How the U.S. came to celebrate Memorial Day
We are the country that assigned a holiday to a Pennsylvania Dutch tradition where a rodent predicts weather and dedicated another to playing pranks on foolish friends. But “needing a federal holiday to start the summer” isn’t enough reason to reserve the fourth Monday in May for the purpose. So why does the U.S. celebrate Memorial Day? The history of the holiday is pretty emotional. And knowing it might help keep you both from mixing it up with Labor Day or thinking it’s the day to thank service members for their service. (Though honestly, those sentiments are welcome any time.) Here is how the day came about, followed by the most appropriate ways to observe it:
When Memorial Day was still called Decoration Day
The day of national awareness and reverence for the nation’s war dead, Memorial Day came from a post-Civil War celebration known as Decoration Day. It was established by the Grand Army of the Republic, a Union veteran’s group, as a time to decorate graves of fallen soldiers with flowers. Maj. Gen. John A. Logan selected the official day, May 30, presumably because there would be spring flowers blooming and handy for the cause. (An alternate explanation was that May 30 had zero other battle anniversaries associated with it, which was unusual.) There was a ceremony that drew about 5,000 at Arlington Cemetery in Virginia, presided over by Gen. and Mrs. Ulysses S. Grant and other military dignitaries from the Union army. The backdrop, the Arlington home and former residence of General Robert E. Lee, had to be unsettling to those gathered, draped as it was with mourning black.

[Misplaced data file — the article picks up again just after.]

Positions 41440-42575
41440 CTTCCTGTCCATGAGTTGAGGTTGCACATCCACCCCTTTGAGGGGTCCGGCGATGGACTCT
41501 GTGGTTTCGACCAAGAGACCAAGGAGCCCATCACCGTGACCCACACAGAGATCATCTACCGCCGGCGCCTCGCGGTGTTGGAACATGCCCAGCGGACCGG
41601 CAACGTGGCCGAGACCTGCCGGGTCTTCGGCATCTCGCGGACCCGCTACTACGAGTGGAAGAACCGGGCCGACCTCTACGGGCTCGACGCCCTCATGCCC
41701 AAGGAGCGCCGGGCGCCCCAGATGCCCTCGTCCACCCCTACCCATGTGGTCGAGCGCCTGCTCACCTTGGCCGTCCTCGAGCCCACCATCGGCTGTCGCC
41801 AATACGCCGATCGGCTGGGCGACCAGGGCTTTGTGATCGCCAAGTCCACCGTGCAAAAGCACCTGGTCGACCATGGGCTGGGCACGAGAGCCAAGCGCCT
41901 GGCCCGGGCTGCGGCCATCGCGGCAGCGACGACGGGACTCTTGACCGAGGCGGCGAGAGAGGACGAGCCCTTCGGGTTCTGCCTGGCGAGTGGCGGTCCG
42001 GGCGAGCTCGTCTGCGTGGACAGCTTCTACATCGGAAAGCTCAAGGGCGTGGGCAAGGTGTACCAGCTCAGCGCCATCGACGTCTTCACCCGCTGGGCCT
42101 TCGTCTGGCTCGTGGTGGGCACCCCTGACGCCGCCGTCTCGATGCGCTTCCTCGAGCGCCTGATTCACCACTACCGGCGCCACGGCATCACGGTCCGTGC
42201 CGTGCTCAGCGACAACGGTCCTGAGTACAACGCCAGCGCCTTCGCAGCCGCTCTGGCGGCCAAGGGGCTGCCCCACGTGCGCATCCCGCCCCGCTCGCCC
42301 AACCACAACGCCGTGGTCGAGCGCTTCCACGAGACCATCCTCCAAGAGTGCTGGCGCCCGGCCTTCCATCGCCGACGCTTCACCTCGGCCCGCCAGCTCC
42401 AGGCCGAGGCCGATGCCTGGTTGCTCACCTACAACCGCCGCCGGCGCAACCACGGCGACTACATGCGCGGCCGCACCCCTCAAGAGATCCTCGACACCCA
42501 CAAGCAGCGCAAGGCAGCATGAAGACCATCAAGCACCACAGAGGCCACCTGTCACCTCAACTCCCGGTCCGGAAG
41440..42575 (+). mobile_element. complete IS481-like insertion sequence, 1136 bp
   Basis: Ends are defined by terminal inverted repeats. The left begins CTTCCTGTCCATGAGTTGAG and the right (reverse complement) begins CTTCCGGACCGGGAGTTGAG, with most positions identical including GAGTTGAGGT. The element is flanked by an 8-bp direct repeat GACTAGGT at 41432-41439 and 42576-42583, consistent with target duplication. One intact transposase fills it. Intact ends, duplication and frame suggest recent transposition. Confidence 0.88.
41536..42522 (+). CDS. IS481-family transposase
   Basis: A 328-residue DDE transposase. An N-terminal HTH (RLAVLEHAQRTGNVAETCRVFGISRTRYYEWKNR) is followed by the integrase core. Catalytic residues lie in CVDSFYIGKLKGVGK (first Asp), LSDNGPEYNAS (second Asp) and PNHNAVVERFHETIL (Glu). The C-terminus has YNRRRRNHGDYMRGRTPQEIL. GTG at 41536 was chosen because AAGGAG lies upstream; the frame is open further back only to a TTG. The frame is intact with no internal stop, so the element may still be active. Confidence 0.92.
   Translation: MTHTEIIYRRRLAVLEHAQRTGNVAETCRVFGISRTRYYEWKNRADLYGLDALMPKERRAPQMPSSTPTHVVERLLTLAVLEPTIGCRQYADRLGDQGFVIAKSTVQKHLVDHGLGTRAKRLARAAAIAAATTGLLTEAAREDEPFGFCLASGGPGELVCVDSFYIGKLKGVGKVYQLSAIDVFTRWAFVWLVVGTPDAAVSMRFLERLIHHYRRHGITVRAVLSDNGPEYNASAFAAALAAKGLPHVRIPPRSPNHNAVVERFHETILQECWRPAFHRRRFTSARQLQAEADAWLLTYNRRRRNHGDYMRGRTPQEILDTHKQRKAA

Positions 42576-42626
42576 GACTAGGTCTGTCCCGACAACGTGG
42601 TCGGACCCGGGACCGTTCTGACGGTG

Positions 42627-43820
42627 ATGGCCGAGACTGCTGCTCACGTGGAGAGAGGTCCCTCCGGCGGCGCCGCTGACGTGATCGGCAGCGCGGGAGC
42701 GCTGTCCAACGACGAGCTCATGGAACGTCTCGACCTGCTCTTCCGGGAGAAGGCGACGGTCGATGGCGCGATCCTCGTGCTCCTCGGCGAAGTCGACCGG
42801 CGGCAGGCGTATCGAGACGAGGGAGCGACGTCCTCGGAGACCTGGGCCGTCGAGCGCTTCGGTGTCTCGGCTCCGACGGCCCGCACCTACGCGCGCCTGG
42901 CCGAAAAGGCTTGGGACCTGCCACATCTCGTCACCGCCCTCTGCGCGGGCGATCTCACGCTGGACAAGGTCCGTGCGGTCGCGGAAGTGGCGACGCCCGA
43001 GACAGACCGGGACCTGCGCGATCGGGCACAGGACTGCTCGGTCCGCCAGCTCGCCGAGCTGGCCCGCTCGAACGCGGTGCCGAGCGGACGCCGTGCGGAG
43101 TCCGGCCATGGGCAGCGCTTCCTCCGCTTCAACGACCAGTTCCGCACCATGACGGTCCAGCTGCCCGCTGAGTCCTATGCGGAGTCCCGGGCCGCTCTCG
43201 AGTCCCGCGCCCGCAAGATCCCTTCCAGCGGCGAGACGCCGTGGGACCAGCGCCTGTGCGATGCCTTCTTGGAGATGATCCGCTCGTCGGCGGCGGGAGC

The Union graves were not the only ones strewn with flowers, though. Keep in mind that most of the Civil War dead from both sides were buried in the South and particularly Virginia, the site of many hard-fought battles. The children from the Soldiers’ and Sailors’ Orphan Home at that first event placed blooms, said prayers, and sang hymns for all the war dead at Arlington.
Memorial Day in ’71
It took all the way until the first Baby Boomers were in their teens and twenties for Memorial Day to get an official spot on the calendar (and a few years later, the corresponding federal holiday in its name.) The commemoration had already been expanded to honor anyone who had died in American wars after World War I. In 1968, the Uniform Monday Holiday Act made it official: Memorial Day was now the last Monday in May, whether or not that was May 30. Then in 1971, an act of Congress settled on the three-day weekend federal holiday and an era of pool parties and possibly Indy 500-watching ensued.
In a follow-up to the existing Memorial Day tradition, “A National Moment of Remembrance” Congressional act was signed into law by then-President Bill Clinton in 2000. The idea: “To reclaim Memorial Day as the noble event it was intended to be, to honor those who died in service to our nation,” according to the Clinton White House. That’s when the Memorial Day tradition of everyone pausing at 3 p.m. for one minute got going. Like New Year’s, the exact time depends on what time zone of the U.S. you live in.
The whole idea began three years earlier, though, when some kids touring in D.C. only knew that Memorial Day meant the time when pools open each summer. In 1997, a national humanitarian organization called No Greater Love made sure “Taps” was played at 3 p.m. in various locations across America. The memorial happened again for the next two years before being made official as a national observation in 2000. The minute of silence is a great alternative for anyone who can’t make it to a gravesite for cleaning or placing flowers. The important thing is, remember.